Energy delivery through FIR is also thought to affect water molecules. Because water make up such an important part of the body, the effect of causing these molecules to vibrate, move, change position or configuration can be of great importance. However, the infrared energy is not powerful enough to generate increased heat in the tissues.  

Taken together, the biological responses to FIR may explain why this form of energy appears to relieve conditions as diverse as swelling, inflammation, joint stiffness and muscle soreness. The Welltex®️ effect is often perceived to both relieve and prevent problems with overstretched tendons, inflammation, swelling and wind galls.  


Here's how you can train your horse in a sustainable way:  

  • Use high-quality horse boots that protect, support and relieve the structures in the horse's lower legs - but let your choice be guided by their ability to dissipate heat and keep the horse's tendons cool.    

  • Warm up the horse before a training session. Good blood flow and supple tissues will reduce the risk of lactic acid, fatigue, misloading and injury.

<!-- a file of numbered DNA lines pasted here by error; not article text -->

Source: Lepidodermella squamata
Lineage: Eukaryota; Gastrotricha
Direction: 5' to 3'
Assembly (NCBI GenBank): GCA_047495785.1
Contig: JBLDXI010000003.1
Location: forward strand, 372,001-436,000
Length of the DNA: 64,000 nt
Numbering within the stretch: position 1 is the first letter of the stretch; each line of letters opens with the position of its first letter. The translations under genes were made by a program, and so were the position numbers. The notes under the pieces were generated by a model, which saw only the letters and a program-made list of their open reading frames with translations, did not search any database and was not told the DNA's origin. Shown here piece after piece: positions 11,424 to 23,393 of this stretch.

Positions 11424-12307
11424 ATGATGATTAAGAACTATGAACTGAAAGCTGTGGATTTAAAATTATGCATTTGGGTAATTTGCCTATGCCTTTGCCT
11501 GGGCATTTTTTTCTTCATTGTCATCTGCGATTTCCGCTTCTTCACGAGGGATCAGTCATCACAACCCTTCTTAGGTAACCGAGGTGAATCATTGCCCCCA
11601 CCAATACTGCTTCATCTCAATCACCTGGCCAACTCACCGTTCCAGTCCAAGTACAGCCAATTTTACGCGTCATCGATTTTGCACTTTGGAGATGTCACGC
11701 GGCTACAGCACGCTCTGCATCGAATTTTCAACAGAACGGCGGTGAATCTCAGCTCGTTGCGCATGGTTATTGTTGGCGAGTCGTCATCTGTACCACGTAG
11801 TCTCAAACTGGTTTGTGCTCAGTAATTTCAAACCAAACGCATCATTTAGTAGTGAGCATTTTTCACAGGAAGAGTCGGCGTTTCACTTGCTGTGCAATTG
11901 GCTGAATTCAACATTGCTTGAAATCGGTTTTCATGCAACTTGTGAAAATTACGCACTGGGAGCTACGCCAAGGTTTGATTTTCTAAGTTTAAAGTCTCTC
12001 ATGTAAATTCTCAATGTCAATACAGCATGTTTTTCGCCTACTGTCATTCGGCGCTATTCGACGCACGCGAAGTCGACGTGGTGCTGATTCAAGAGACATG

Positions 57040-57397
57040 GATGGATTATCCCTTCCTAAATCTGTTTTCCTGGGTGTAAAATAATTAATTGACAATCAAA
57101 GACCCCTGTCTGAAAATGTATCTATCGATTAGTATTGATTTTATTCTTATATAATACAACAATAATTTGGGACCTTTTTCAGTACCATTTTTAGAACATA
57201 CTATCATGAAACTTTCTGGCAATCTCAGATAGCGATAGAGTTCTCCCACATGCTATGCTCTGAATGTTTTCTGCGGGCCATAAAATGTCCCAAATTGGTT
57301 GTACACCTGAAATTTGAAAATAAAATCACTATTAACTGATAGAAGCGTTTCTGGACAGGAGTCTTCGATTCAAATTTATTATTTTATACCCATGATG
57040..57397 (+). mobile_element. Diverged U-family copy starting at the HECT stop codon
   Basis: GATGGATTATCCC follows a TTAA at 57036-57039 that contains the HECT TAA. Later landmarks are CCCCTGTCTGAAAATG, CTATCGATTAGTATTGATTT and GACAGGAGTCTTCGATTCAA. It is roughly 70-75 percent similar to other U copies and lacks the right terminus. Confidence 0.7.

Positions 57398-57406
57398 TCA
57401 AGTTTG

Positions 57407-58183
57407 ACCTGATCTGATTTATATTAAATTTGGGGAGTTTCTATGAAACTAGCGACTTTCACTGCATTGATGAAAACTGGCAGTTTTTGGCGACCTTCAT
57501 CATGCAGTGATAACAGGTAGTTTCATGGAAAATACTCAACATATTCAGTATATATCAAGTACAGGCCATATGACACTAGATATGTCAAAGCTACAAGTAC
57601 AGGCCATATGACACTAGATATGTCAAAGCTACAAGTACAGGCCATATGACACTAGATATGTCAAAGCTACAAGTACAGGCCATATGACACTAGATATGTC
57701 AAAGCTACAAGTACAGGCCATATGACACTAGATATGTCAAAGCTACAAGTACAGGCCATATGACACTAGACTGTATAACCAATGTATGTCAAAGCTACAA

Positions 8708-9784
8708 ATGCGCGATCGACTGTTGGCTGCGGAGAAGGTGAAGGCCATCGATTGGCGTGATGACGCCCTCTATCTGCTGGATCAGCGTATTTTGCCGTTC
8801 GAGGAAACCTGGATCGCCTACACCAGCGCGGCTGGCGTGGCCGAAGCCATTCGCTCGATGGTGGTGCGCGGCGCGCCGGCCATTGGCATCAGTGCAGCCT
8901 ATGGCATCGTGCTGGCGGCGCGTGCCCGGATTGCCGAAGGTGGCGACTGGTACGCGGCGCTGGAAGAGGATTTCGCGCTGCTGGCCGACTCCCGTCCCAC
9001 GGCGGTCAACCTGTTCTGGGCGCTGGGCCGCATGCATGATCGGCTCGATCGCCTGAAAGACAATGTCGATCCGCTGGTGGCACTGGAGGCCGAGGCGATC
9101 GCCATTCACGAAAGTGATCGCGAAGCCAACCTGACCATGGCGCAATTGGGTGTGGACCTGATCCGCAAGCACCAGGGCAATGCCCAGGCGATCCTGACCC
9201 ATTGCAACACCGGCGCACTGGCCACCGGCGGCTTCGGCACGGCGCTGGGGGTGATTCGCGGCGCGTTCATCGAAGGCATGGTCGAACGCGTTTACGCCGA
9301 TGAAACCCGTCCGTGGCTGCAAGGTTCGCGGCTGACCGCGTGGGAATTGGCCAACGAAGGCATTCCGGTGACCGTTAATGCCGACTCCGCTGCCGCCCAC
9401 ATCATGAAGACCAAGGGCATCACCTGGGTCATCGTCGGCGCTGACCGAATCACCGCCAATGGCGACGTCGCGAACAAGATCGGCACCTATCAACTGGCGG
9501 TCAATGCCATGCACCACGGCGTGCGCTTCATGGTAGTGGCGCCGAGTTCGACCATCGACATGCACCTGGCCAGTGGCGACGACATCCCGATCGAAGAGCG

• Cooling bandages lower the temperature of the tendons after exercise. This can prevent tendon injuries.    

  • Exercise the horse on a suitable surface and preferably with a high volume of low-intensity exercise. Avoid sudden escalations of workload. This increases the risk of injury.  

The Airflow Collection - leg protection designed for maximum airflow and low weight   

The Airflow Collection includes a range of products made to allow air to circulate efficiently through them. This is achieved through highly breathable materials, openings, mesh fabric, perforations or surface structures creating small air pockets.   

This material technology allows the boots in the collection to breathe; keeping tendons and other sensitive structures cool and reducing the risk of overheating. Air circulates close to the horse's skin and heat and moisture can be quickly transported away.   

All products are lined with Welltex®️ technology, which can help increase blood flow by reflecting the body's natural infrared energy - without making the protectors hot.    

We choose the name Airtech™️ to describe the composition of several materials which together allow a lot of air to pass through the final product. The circulation of air makes the products comfortable to wear even in hot conditions – and also reduces the risk of overheating. 


1. Hall, E.J. (1988). Radiobiology for the radiobiologist, 3rd edition, Philadelphia: Lippincott.

2. Wilson, A.M. Goodship, A.E. (1994). Exercise-induced hyperthermia as possible mechanism for tendon degeneration. J. Biomechanics. 27(7), 899-905.